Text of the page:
I bought this pin a while ago from Sober Girl Society.
I was riding high from a 100 day alcohol-free stint and my time without it had completely changed the way I felt about drinking. I was determined to no longer use it as a coping mechanism for avoiding the difficult emotions I was facing.
When the 100 days were over, I didn’t go back to the level of drinking I had done so over the years, but I did have alcohol.
This pin sat on my desk and served as a reminder that I achieved something really important, but I was still afraid of committing to swearing off it forever.
I was afraid of having this teetotal label and literally wearing a badge to show that this was a permanent choice; but I still couldn’t shake the feeling that I couldn’t go back to the way things were.
My eyes and mind had been opened and were finally clear – clearer than they’d been my entire adult life – and it was all because I’d stopped numbing myself with drink.
This was obvious, but why was I so afraid of committing to this change long-term?
I’m fine with labelling myself a vegetarian without worrying about judgement; I write openly about depression, in order to help those going through similar issues, without fear – but this? This was a tough label to accept.
Honestly, it all came down to people’s perception of me. I was worried that people would think I was an alcoholic if I said I didn’t want to go back to it. I thought they would look at me differently; I worried that people would call me ‘boring’ or ‘dull’ because I was no longer the one forcing everyone around me to get wasted.
Basically, I had chosen to have alcohol in my life again because I wanted to fit in.
The fact that I’d rather face crippling anxiety, which comes with my drinking, in order to be one of the crowd; instead of just admitting: I hate alcohol and who I become, with it in my system.
At the weekend, I had a wake-up call. I was in London and had a drink of cider. We were having a wonderful time but I could feel the trickle of anxiety gathering in my stomach starting to spoil things. Nothing had happened, nothing was going to happen, everything was going the way it was supposed to, but because of wanting to get into ‘holiday mode’ and having a few drinks, I was in danger of ruining the evening (or potentially the trip) because I thought something bad was going to happen.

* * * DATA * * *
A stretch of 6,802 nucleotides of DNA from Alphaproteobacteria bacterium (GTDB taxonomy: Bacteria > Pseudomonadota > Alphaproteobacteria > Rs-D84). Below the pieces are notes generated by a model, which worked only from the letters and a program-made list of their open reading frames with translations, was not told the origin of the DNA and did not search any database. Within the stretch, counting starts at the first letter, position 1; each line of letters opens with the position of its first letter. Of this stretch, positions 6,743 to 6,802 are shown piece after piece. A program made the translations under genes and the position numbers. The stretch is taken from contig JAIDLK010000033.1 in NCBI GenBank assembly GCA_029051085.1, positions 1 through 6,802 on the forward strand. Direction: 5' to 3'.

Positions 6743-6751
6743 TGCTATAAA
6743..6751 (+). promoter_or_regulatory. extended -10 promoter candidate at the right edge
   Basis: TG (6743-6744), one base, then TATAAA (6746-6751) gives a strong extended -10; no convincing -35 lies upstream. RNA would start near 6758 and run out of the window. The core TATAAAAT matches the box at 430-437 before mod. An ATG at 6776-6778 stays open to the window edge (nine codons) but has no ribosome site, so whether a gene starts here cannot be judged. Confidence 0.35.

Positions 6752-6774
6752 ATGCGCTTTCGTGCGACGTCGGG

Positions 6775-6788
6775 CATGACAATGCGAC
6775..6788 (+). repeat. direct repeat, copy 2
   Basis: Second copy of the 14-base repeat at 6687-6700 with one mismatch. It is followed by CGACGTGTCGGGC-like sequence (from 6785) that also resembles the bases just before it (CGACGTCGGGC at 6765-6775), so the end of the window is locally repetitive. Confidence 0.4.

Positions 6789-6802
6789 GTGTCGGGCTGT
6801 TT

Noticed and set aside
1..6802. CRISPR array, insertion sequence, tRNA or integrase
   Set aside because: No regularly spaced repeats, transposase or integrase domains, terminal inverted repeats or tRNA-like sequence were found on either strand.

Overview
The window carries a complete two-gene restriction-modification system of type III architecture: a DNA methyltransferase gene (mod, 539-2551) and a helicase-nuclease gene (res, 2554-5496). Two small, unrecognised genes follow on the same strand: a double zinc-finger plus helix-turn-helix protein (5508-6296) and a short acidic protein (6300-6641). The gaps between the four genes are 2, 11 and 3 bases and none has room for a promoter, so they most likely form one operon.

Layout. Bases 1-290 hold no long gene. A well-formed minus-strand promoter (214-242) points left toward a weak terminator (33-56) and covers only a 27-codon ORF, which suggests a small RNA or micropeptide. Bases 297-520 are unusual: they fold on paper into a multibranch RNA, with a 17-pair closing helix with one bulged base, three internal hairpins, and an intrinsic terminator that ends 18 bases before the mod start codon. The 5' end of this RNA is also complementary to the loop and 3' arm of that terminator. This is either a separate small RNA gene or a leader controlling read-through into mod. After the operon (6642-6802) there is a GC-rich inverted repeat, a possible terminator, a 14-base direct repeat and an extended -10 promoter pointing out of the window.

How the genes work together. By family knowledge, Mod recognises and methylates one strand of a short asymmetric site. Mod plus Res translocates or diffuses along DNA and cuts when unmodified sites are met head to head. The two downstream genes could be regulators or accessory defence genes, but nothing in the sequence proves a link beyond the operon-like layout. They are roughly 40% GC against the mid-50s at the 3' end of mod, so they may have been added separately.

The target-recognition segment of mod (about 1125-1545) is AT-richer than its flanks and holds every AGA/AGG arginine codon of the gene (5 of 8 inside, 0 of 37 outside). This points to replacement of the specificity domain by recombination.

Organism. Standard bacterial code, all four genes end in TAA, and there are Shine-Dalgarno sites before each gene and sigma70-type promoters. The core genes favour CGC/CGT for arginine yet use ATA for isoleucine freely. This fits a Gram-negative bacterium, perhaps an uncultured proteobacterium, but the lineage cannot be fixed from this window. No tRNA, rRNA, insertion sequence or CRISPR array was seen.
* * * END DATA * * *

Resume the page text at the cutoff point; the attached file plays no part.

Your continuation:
It passed, like it always does, but I finally just said ‘no’.
No to fitting in
No to imagined danger
No to shame and guilt
No to me being complicit in my self-sabotage
I spoke with my husband, and a few of my close friends, and explained that something had to change, for good. I asked for support, not their approval, to kick alcohol to the kerb, permanently.
They were all on board with the idea – because despite what fear was telling me: no one actually cares if I drink or not, and all their shaming was completely in my head.
The whole point of sharing this decision isn’t for a ‘good for you’ type response, it’s an invitation.
If you ever want to talk to someone about life after drinking then I’m here for you.
If you’re sober curious, fancy taking a break from it or just want pointed in the right direction towards some amazing writers (who are much more knowledgeable on this subject) or great accounts to follow for inspiration and a sense of community then drop me a message.
There’s no judgement here and never would be, because:
- I’ve probably done worse
- Everyone makes mistakes – seriously, everyone.
- None of us are getting out alive anyway.
So, I guess this is my breakup with alcohol; a sentence I never thought I would say – let alone share with a bunch of strangers on the internet – but there you have it.
One final thing: if you do feel like calling me ‘boring’, make sure it’s for a legitimate, non-alcohol, related reason. I can assure you, there’s plenty to find; but living an alcohol free life definitely isn’t one of them.